STOCKBRIDGE — Phil Hogan built a restaurant where customers felt like they were at home, and a place where everybody knows your name.
“He was always at the restaurant,” his daughter, Christi Hutchinson, said. “People would always come in looking for him. A lot of people depended on him.”
Hogan established his lifelong passion of owning his own family restaurant in the early 80’s — Phil’s Southern Cooking, a small, quaint place which sits on the corner of North Henry Boulevard and Tye Street in Stockbridge.
Phil had a daily routine. He would start cooking about 8 a.m. and open the doors about noon. And customers would come flooding in to get a whiff of some good ol’ Southern fare.
Until one Sunday morning when he did not show up.
“The house was very quiet,” Christi said. As she made her way to the basement, where her father slept, she saw him slumped over, still wearing his clothes from the night before. He had on a T-shirt, a pair of jeans, one shoe on and the other off. His eyes were wide open. Christi yelled, “No!”
“You could tell he was dead.”
Hogan died from a brain aneurysm, the day after his Nov. 2 birthday. He was 64 years old.
“It’s been hard not having him here, but each day gets a little better,” Christi said. “I believe everything happens for a reason. It was divine intervention.”
She said her father had already began to show her the ropes of the business and she had plans to take over. Just two weeks before he passed, he asked Christi to get the ServSafe license.
It’s a priority for Christi and husband David to keep her father’s legacy alive in the community.
“He put a lot into this place and I just couldn’t see it shutting down,” she said.
William Walden likes to dine there with the love of his life, Evelyn, his wife of 56 years.
“It’s just some good home-style cooking,” said William, a frail, gray-haired man.
The Waldens enjoy lunch with each other at the restaurant at least three times a week. They sit at their usual table, in the front by the windows, with the red and white checkered tablecloth, and stuff their bellies with turnip greens, cream of corn, fried chicken, corn muffins, and peach cobbler, which happens to be Evelyn’s favorite. However, Phil’s is known best for its golden deep-fried chicken, hush puppies, and fried green tomatoes.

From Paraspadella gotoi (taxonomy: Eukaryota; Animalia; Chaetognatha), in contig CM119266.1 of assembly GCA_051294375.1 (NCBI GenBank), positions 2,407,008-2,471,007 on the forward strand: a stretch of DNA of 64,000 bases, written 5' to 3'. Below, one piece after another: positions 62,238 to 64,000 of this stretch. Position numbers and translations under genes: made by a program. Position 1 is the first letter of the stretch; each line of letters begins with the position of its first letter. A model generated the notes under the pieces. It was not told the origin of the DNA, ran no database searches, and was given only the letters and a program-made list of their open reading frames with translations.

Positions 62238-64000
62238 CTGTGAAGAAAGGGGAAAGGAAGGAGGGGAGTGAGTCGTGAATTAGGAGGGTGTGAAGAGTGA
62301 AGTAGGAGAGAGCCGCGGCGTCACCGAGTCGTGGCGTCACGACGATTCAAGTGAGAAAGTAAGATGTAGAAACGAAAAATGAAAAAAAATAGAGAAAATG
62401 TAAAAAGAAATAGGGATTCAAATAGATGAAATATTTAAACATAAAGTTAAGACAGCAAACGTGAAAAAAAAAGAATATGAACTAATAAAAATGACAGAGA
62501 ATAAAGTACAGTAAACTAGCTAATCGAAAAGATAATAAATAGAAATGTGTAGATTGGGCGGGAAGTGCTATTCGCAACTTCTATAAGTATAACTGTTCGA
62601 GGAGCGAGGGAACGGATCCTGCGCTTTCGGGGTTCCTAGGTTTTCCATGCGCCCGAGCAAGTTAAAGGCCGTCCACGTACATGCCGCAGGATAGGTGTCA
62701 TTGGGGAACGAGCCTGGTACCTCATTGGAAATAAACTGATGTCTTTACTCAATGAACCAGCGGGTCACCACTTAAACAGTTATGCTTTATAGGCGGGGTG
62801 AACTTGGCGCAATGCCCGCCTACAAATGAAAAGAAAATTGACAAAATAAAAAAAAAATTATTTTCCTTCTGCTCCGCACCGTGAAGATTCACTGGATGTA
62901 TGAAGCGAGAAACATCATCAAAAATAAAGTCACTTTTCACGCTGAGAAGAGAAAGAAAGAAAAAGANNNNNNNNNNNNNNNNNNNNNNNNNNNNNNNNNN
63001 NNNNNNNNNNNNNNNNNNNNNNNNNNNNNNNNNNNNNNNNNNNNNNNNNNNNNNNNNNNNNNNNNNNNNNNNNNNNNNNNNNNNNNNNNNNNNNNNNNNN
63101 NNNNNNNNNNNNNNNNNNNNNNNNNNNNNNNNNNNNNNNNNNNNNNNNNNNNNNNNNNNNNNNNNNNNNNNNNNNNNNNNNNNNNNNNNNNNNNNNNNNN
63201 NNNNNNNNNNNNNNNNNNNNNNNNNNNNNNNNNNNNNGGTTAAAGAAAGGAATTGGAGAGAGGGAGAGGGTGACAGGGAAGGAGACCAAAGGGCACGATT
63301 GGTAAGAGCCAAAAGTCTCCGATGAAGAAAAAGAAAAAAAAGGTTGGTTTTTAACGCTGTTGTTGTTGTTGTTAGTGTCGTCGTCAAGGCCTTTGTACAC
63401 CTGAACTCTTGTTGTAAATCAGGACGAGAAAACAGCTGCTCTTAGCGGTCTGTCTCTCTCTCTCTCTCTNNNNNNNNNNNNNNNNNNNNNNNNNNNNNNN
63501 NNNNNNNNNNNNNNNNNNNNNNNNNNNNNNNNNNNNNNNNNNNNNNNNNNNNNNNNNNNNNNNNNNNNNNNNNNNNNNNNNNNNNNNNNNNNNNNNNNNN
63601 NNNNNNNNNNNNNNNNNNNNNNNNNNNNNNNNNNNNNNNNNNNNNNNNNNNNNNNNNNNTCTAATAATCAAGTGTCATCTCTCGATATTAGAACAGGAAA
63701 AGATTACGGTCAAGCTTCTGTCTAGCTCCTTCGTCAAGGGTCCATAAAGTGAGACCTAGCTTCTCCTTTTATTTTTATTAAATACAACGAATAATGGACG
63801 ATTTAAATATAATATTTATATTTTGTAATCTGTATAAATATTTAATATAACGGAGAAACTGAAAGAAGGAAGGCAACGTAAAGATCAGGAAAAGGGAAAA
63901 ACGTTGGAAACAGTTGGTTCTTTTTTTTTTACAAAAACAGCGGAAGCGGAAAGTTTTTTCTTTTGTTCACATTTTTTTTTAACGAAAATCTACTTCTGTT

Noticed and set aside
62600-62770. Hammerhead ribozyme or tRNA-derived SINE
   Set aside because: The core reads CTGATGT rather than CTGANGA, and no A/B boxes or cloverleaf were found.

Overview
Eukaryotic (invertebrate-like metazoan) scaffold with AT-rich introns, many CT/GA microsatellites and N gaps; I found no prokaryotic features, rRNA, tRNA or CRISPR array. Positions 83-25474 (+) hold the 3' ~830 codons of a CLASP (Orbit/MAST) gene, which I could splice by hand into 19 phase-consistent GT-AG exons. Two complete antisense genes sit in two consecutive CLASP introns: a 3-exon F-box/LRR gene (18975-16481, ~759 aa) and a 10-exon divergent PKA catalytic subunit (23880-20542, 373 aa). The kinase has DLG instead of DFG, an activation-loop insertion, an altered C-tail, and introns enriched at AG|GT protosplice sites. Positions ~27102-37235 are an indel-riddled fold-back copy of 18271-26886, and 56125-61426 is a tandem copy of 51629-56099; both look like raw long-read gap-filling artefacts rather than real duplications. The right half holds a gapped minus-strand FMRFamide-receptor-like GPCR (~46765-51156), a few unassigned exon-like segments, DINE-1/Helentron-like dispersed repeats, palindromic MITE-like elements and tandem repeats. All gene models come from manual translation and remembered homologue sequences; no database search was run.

The Waldens have fond memories of Phil. Evelyn said her fondest is watching Phil fix himself a plate at the buffet and stand at the front of the restaurant and eat. “He would always do that,” she said.
William said it was Phil’s friendly banter with customers that he remembers most. “He was just a really nice man,” he said.
Other loyal customers, such as Phil and Lillian Hawkins, like to describe the family diner like “a home away from home.”
“It’s got that country feel, where everybody likes to come together,” Lillian said.
The married couple of 55 years has dined at the restaurant since it opened.
Another loyal customer, Tina Smith, also enjoys the camaraderie, the fried fish and chicken.
“The food is always good and the employees are always friendly. I just really enjoy coming here,” Tina said.
David said many customers like to come in to watch television, talk about sports, and have loose, candid conversation.
“I know just about everybody who comes in here,” David said. “People will come in and literally stay for hours.”
Though Phil is gone, Christi said she can still feel his spirit around her all the time.
“I miss him,” she said, as tears began to well in her eyes. The daddy’s girl has her moments when she wants to break down, but she pulls it together.
“He touched so many people lives,” she said. Christi said her father, a devout Christian, would often feed people who were homeless or who had no money to eat.
“That’s the kind of man he was,” she said. To remember him, she wears a necklace around her neck that reads, “May the work I have done speak for me.”